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The ‘mystery shopper scam’ is making a comeback

Here’s how to avoid becoming a victim

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Photo (c) simon2579 - Getty Images
If you like to shop, the idea of becoming a “secret shopper” for a retail chain may sound enticing, especially if you can earn big bucks for doing so. 

But be careful – these jobs rarely pay very much. If you are offered hundreds of dollars or a lot of free merchandise, then it's likely that your secret shopper offer is coming from a scammer.

This scam was widespread a decade or so ago, and the Better Business Bureau (BBB) recently reported that it appears to be making a comeback and targeting a new generation of potential victims.

To be clear – being a secret shopper is a legitimate job. However, there are very real differences between those types of jobs and the “too good to be true” offers that come from scam operators.

Red flags to watch for

According to the BBB, the new version of the secret shopper scam has a few different wrinkles. The offer usually comes in the form of an email, text, or social media message to become a secret shopper. Amazingly, the “company” offering you the position, which picked you at random, doesn’t even require an interview. That’s red flag number one.

If you agree, the scammer sends you a rather large check, asks you to buy a few things, then requests for you to send them the change. That’s red flag number two.

It’s a common scammer’s trick because the check is fake and will bounce a few days after you deposit it in your account. In the meantime, the victim has spent their own money on buying the requested items and sent their own money in the form of the change to the scammer.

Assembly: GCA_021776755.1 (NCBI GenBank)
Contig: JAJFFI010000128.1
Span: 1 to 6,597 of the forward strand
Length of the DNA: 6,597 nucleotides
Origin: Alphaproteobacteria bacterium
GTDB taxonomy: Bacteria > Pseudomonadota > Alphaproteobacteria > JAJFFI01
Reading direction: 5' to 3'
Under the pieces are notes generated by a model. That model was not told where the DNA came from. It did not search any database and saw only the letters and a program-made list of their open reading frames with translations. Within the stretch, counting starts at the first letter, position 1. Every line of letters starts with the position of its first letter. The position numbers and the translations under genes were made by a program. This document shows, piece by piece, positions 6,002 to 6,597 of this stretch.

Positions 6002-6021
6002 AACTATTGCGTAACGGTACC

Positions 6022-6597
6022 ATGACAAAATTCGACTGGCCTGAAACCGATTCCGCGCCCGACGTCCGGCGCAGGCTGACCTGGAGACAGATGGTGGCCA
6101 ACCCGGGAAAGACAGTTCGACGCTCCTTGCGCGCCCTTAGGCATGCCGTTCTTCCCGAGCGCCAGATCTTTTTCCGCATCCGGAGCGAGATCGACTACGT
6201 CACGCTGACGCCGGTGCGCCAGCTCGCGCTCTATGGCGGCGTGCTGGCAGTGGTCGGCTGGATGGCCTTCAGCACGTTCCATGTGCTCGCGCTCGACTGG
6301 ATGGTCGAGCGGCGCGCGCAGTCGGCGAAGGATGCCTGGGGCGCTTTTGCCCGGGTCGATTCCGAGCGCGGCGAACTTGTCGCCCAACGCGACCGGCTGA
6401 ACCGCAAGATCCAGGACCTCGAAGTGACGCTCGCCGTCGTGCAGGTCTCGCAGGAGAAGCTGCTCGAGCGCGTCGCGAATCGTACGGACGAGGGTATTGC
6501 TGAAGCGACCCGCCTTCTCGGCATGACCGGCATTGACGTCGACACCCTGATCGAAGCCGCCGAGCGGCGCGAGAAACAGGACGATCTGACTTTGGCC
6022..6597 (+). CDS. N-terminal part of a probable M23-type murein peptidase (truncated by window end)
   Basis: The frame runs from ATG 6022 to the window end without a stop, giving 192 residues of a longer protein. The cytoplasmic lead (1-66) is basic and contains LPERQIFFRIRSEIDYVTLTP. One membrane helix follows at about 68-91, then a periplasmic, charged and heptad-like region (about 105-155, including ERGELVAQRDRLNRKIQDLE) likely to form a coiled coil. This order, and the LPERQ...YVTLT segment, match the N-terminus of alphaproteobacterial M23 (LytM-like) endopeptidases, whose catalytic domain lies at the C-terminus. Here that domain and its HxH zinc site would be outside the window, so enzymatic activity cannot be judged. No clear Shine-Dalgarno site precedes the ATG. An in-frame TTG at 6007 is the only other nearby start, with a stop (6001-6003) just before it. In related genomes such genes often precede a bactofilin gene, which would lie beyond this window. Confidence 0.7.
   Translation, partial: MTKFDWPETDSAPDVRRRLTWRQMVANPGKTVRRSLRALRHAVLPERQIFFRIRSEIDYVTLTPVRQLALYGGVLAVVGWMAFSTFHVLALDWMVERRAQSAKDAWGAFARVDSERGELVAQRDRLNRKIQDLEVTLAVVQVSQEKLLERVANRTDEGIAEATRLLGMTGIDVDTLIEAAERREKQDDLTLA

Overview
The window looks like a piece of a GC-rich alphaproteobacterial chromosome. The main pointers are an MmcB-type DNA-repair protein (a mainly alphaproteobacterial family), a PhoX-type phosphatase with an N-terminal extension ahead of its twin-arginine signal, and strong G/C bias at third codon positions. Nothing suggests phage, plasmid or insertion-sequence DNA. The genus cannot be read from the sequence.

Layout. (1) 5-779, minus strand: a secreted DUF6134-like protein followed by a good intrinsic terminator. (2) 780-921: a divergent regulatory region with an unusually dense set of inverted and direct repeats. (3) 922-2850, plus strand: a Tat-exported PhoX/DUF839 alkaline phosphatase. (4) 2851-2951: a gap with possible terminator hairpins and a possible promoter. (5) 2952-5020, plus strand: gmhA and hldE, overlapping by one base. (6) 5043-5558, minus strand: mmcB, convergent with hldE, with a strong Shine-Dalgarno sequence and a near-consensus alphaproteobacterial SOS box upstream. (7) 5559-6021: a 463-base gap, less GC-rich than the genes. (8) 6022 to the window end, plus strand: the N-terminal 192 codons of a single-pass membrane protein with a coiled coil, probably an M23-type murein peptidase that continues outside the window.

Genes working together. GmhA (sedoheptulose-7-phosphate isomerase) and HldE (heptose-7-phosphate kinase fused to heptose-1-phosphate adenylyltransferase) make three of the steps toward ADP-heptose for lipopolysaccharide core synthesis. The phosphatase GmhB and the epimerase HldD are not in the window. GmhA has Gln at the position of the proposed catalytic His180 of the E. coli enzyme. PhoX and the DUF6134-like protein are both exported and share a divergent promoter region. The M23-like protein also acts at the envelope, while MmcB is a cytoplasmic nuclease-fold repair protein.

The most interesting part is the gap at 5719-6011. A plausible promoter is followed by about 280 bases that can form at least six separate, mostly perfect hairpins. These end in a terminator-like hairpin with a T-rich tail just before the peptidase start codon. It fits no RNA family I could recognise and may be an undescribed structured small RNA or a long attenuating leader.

“I saw a job posting on LinkedIn for a secret shopper position,” one victim told the BBB’s Scam Tracker. “I applied and shortly afterward received a check in the mail. The check was for $2,470 and the business wanted me to go to local stores, purchase gift cards with $2,000, and keep the rest as pay. I was supposed to scratch off the security covers and send pictures.” 

That’s red flag number three. Whenever an alleged business wants you to send them money in the form of gift cards, it’s a scam. The reason is simple. Gift cards can’t be traced and the money can't be retrieved once it has been spent. According to the BBB, no legitimate business will ask to be paid that way.

How to do it safely

If you would like to be a secret shopper, there are safe ways to go about it. The Mystery Shopper Professionals Association (MSPA) maintains a database of legitimate companies seeking mystery shoppers. Its role is to secretly monitor the customer service and performance of franchise locations.

Mystery shoppers should also research the secret shopper companies before applying. Before applying to a secret shopper job, make sure the company exists, has working contact information, and has good reviews and feedback from previous employees. 

One simple way to check out a potential mystery shopper employer is to search the company online, followed by the word “scam.”

Finally, be wary of jobs that offer hundreds of dollars or free expensive merchandise. If it sounds too good to be true, it probably is.

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